up like a drowned woman into the hot sky.

Not only do writers write about art; painters have also painted as a result of inspiration from a piece of writing. When I was a high school, I was introduced to William Carlos Williams’ poem “The Great Figure.”

The Great Figure

Among the rain
and lights
I saw the figure 5
in gold
on a red
fire truck
to gong clangs
siren howls
and wheels rumbling
through the dark city

“The Great Figure” prompted Charles Demuth, an American painter, to create his work The Figure 5 in Gold.

Have you ever thought about writing about art? Next time you visit a museum or an art gallery, bring your notebook or journal. Or next time you’re at the library or a bookstore, get a book with photographs of works of art.  Try Ekphrastic writing by giving someone or something in the artwork a voice.

Works Cited

McLean, Don. “Starry, Starry Night Lyrics.” Van Gogh Gallery. 2012-2013. Web. 30 Jan. 2013.

Sexton, Anne. “The Starry Night.” Poetry Foundation.  2013. Web. 30 Jan. 2013.

Williams, William Carlos. “The Great Figure.” Sour Grapes: A Book of Poems. Boston: Four Seas Company, 1921.

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Word choice is the heart of writing. A single word can create an image or conjure up emotions for readers. Let’s look at how strong, specific nouns can do just that.

As you know, a noun is a person, place, thing, or idea, and there are two kinds:  common and proper nouns. However, I’d like us to think of nouns in three different groups when it comes to writing:  ordinary/blah nouns (which writers should avoid), strong common nouns and specific proper nouns. Let me show you what I mean. Read the following chart:

Ordinary/Blah Nouns Strong Common Nouns  Specific Proper Nouns
house shack, mansion, hut, homestead, cabin White House, Windsor Castle
toys board game, blocks, model plane, dinosaur, doll Twister, Legos, Revel B-17 Bomber, T-Rex, Barbie
shoes sneakers, high heels, platforms, boots Nikes, Keens, Uggs
vehicle car, bus, semi-truck, pick-up Toyota Camry, Greyhound, Camaro, Dodge Ram
candy chocolates, caramel, candy corn, jelly beans, gum Snickers, M & M’s, Hersheys, Werther’s Originals,  Skittles, Bazooka Bubble Gum

Did the words listed in second and third columns evoke images and an emotional response from you? No doubt, some did. For example, the word shack caused me to think ofthose who are destitute. When I typed Werther’s Originals, it immediately transported me to my grandmother’s kitchen where the bowl of caramels sat on her oak table. And Twister reminded me of laughter-filled sleepovers when I was a teenager.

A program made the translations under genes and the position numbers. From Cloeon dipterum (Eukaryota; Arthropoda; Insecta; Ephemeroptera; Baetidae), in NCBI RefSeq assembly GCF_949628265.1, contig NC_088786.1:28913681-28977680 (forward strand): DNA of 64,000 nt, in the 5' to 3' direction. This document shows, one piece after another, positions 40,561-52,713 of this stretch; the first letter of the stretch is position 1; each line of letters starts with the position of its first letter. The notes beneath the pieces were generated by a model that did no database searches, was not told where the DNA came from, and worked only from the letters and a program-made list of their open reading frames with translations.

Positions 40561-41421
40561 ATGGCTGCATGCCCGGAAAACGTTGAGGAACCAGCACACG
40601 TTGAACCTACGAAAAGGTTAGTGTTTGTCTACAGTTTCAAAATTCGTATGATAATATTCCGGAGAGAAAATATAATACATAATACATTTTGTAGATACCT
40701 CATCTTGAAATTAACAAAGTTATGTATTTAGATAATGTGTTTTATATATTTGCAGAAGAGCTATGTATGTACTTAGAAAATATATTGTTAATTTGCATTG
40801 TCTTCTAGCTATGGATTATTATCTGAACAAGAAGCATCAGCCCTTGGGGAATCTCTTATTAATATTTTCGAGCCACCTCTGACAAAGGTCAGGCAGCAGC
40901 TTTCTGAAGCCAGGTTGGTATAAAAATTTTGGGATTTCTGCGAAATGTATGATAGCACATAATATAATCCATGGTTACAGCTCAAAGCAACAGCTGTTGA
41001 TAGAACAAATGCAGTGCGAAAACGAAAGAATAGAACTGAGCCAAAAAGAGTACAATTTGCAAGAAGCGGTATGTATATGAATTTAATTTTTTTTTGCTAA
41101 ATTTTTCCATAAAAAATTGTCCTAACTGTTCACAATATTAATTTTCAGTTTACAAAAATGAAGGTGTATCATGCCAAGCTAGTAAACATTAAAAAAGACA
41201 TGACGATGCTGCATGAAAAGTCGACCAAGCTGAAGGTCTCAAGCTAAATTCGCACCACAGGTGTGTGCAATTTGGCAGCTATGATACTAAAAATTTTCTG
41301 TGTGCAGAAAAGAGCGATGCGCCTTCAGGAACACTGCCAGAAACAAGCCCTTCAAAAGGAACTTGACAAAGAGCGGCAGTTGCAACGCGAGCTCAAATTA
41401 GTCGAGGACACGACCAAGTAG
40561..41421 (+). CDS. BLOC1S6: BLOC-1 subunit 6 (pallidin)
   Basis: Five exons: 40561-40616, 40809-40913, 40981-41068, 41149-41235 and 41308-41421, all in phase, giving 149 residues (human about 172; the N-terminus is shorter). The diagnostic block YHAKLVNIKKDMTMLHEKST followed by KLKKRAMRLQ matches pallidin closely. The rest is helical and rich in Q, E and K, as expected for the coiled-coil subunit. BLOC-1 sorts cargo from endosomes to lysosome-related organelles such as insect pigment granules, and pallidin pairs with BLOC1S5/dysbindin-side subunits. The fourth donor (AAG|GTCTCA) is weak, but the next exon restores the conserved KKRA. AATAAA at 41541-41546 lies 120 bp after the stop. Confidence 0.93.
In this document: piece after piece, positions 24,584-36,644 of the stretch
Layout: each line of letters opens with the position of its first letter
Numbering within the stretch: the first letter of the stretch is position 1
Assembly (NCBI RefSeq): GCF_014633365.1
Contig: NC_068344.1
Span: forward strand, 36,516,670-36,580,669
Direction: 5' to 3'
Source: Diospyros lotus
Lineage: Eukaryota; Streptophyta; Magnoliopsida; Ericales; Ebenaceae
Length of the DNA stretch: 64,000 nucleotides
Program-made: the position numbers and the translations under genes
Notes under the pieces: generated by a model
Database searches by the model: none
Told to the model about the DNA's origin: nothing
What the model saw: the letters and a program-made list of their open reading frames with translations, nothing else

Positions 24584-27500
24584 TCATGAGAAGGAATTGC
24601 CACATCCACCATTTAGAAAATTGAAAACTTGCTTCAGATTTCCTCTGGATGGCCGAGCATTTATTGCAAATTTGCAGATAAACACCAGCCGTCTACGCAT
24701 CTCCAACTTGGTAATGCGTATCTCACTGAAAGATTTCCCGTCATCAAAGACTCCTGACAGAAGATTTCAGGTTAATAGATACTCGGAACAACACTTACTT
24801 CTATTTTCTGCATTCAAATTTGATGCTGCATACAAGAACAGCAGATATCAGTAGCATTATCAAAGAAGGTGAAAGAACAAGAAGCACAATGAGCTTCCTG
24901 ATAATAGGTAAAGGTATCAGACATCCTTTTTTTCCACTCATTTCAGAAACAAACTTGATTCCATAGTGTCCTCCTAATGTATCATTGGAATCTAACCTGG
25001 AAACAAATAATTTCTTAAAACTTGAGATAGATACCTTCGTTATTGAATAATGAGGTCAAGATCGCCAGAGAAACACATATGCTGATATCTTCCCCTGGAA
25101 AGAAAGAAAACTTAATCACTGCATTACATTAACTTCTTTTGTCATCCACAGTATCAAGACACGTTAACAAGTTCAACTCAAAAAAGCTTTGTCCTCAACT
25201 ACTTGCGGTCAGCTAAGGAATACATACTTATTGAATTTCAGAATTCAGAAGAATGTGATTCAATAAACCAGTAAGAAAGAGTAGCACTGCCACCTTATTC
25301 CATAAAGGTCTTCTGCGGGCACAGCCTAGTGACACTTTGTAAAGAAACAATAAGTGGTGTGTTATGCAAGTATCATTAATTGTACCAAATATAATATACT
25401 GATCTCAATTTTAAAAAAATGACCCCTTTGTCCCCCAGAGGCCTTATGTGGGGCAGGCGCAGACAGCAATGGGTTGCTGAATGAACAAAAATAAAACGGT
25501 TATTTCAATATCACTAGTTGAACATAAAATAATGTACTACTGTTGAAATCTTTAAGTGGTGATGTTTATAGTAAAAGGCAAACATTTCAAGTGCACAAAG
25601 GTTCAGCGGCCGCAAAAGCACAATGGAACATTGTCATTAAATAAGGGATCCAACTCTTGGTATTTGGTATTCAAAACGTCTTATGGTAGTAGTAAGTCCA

F. Scott Fitzgerald in his book “The Crack-Up” used noun lists to describe a junk yard. He wrote:

Seen in a Junk Yard. Dogs, chickens with few claws, brass fittings, T’s elbow, rust everywhere, bales of metal 1800 lbs., plumbing fixtures, bathtubs, sinks, water pumps, wheels, Fordson tractor, acetylene lamps for tractors, sewing machine, bell on dinghy, box of bolts (No. 1), van, stove, auto stuff (No. 2), army trucks, cast iron body, hot dog stand, dinky engines, sprockets like watch parts, hinge all taken apart on building side, motorcycle radiators, George on the high army truck. (107)

The images are prolific in this scene, and notice how Fitzgerald did it with strong common nouns sprinkled with a few specific proper nouns.

Below is a list of places. Choose one and write a paragraph modeled after F. Scott Fitzgerald’s junk yard paragraph.

garage sale
craft show
movie theater
ocean beach

Then share your noun paragraphs with us and/or any other comments you have about writing using strong, specific nouns.

Work Cited

 Fitzgerald, F. Scott. The Crack-Up. New York: New Directions, 1945. Print.

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The Found Poem

I hate the words, “I have writer’s block!” Often it’s an excuse writers use to not write. Don’t misunderstand; I’ve said those words many times as well. It is true, we do get stuck and seem immobilized to move to the next level in our writing; however, it’s not an excuse not to write because writing exercises can break writer’s block.

One of the writing exercises I like to do is a found poem. A found poem is a poem found in the context of a prose piece.

Writing a found poem teaches writers—whether they are prose writers or poets—the following things about composing and revising:

  1. To read and study another writer’s work carefully.
  2. To select words which are necessary for good writing.
  3. To recognize or hear the musicality of words or phrases.
  4. To search for images, which are usually found in strong nouns and action verbs.

Here are the steps to writing a found poem:

  1. Find 50 to 100 words that you like in a prose piece.
  2. Photocopy or copy the language in the exact sequence that you found it.